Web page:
Rev. Fr. John Segun Odeyemi is a catholic priest,  he writes from Pittsburgh, Pennsylvania, USA.       

I seem in recent times, to have had the misfortune, or fortune, depending on how you approach the matter; to have had an uncanny experience through social media that forced me into introspection and ultimately into a conundrum to which I have found no adequate response.  I have encountered various instances where political authority goes into a headlong collision with traditional authority.  This is an interesting phenomenon for the African political arrangements, which needs review and reevaluation.  The premise is simple- all traditional authorities emerge from a cultural space supervised and managed by ethnic will, cultural norms and above all, under the tutelage of the ancestors and gods of the land. On the other hand, political arrangements, albeit such as democratic institutions, are supervised by the caveat of the citizens who elect and put into office, candidates of their own choosing.  Within the same structure, two powers are in conflict over who ought to be superior to the other.  Candidly speaking, it is more of a fundamentally based philosophical question of far-reaching epistemic proportions than many will want to engage or query.  An attempt to phrase the question may go thus; in our contemporary societies in Africa or in Nigeria, does authority reside within the claims of culture, the ancestors and gods or within the circumspection of democracy, flag and constitution?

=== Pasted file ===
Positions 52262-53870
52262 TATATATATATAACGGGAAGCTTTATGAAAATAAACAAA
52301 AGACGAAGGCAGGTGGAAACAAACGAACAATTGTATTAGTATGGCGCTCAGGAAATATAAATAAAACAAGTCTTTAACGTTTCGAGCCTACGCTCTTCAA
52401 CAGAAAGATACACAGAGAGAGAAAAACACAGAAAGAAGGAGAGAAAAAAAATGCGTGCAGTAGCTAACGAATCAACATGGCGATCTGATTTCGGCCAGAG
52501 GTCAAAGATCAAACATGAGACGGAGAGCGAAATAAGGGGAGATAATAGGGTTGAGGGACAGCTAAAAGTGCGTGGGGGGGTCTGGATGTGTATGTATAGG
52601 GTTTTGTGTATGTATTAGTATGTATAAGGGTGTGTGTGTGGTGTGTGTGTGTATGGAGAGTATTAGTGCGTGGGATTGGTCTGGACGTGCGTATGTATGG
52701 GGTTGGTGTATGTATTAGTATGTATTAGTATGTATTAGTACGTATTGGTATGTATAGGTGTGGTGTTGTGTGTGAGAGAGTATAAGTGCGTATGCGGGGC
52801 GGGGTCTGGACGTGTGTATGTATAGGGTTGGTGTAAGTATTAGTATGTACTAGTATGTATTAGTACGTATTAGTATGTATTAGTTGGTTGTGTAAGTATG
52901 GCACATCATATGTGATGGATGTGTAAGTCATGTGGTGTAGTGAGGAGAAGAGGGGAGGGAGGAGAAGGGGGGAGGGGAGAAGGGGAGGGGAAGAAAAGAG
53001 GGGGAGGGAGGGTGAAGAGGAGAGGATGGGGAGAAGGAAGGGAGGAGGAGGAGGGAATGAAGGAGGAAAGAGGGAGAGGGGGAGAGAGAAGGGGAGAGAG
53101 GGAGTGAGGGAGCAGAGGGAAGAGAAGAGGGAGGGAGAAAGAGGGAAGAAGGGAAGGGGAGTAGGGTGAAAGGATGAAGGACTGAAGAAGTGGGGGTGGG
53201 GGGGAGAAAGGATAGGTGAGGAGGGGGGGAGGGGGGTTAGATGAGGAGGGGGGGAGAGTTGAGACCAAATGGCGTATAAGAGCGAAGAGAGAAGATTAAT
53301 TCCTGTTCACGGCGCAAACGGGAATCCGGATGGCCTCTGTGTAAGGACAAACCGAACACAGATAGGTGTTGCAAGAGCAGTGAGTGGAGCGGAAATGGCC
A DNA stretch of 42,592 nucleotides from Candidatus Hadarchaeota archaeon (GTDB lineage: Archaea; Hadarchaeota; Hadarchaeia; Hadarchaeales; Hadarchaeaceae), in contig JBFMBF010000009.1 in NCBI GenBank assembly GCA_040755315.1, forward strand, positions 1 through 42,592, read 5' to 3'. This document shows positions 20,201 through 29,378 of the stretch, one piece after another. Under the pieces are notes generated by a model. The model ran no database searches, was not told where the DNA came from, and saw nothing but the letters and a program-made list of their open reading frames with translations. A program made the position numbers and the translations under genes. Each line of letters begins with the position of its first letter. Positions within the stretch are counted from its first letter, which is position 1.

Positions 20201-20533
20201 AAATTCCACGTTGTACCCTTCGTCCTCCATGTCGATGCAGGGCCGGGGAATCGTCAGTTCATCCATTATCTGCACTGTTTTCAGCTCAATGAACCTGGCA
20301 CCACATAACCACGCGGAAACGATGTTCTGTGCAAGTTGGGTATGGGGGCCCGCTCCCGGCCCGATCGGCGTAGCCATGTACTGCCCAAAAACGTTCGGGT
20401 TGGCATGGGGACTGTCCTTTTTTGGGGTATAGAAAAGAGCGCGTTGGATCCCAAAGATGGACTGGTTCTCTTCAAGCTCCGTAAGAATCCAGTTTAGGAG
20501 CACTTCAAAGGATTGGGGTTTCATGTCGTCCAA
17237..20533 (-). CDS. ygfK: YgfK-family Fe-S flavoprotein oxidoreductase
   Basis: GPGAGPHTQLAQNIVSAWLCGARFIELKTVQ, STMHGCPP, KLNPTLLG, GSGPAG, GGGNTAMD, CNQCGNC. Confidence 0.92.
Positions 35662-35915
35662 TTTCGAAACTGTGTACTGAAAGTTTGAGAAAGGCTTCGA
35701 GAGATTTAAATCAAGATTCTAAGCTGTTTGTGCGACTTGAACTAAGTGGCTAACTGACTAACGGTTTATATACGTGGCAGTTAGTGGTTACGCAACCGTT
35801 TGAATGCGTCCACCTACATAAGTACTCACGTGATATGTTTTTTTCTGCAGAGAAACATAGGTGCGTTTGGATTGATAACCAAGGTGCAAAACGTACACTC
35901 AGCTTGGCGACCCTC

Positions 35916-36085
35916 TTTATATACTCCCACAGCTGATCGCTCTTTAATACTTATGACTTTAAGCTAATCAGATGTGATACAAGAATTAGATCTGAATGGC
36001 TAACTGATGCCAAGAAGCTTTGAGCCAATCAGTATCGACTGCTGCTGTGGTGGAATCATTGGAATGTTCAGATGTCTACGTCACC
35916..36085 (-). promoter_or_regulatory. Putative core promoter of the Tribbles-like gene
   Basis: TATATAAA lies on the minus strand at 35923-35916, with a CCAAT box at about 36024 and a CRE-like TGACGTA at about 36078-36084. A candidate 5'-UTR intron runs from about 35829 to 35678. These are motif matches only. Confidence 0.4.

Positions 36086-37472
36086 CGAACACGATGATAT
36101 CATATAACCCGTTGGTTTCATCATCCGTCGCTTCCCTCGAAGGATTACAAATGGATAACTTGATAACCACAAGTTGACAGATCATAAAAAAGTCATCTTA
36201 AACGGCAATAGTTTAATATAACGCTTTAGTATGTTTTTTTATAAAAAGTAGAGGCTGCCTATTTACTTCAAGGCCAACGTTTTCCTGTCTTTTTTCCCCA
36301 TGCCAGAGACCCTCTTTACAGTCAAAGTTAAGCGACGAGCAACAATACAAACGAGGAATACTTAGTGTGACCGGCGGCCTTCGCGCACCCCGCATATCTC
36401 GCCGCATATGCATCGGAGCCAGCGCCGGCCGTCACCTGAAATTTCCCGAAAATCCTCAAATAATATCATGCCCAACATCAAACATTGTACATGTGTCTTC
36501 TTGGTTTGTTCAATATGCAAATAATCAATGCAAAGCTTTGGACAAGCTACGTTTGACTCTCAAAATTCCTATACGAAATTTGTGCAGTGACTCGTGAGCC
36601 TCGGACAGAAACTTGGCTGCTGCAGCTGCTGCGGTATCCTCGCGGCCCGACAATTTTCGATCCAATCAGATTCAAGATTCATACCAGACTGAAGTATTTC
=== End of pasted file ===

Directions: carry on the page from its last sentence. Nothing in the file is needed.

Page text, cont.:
Naturally, those ‘born again’ by the social will of western education and civilization and who are adopted into the two principal religions which are now dominant on the continent may share no qualms on this question.  However, for those of us who are philosophically restless and deranged by the myriad of issues making the future of people on the black continent look rather rudderless, we cannot but continue to question fundamental assumptions of ontological values. I cringe and shudder every single time I see a governor bestow a staff of office on a traditional ruler.  Worse still, when I saw a video on social media when a state governor in Nigeria summoned traditional rulers in his state, and without fear, respect or any reservations, laced into them with invectives that should not be directed to men who occupy traditional chairs.  I have also seen video clips of traditional masquerades bundled into the open back of police vans, under arrest.  In a far more lugubrious manner, videos have surfaced on social media where masquerades, our heavenly visitors have been filmed participating in mundane things unbefitting of their cultural and supernatural status. I am particularly bewildered when I see two masquerades get in a fistfight, to the point of sacrilege when they unmask themselves! Taboo!  Or, saving the best for last, a masquerade on break from masquerading; cooling off with a bottle of beer in public!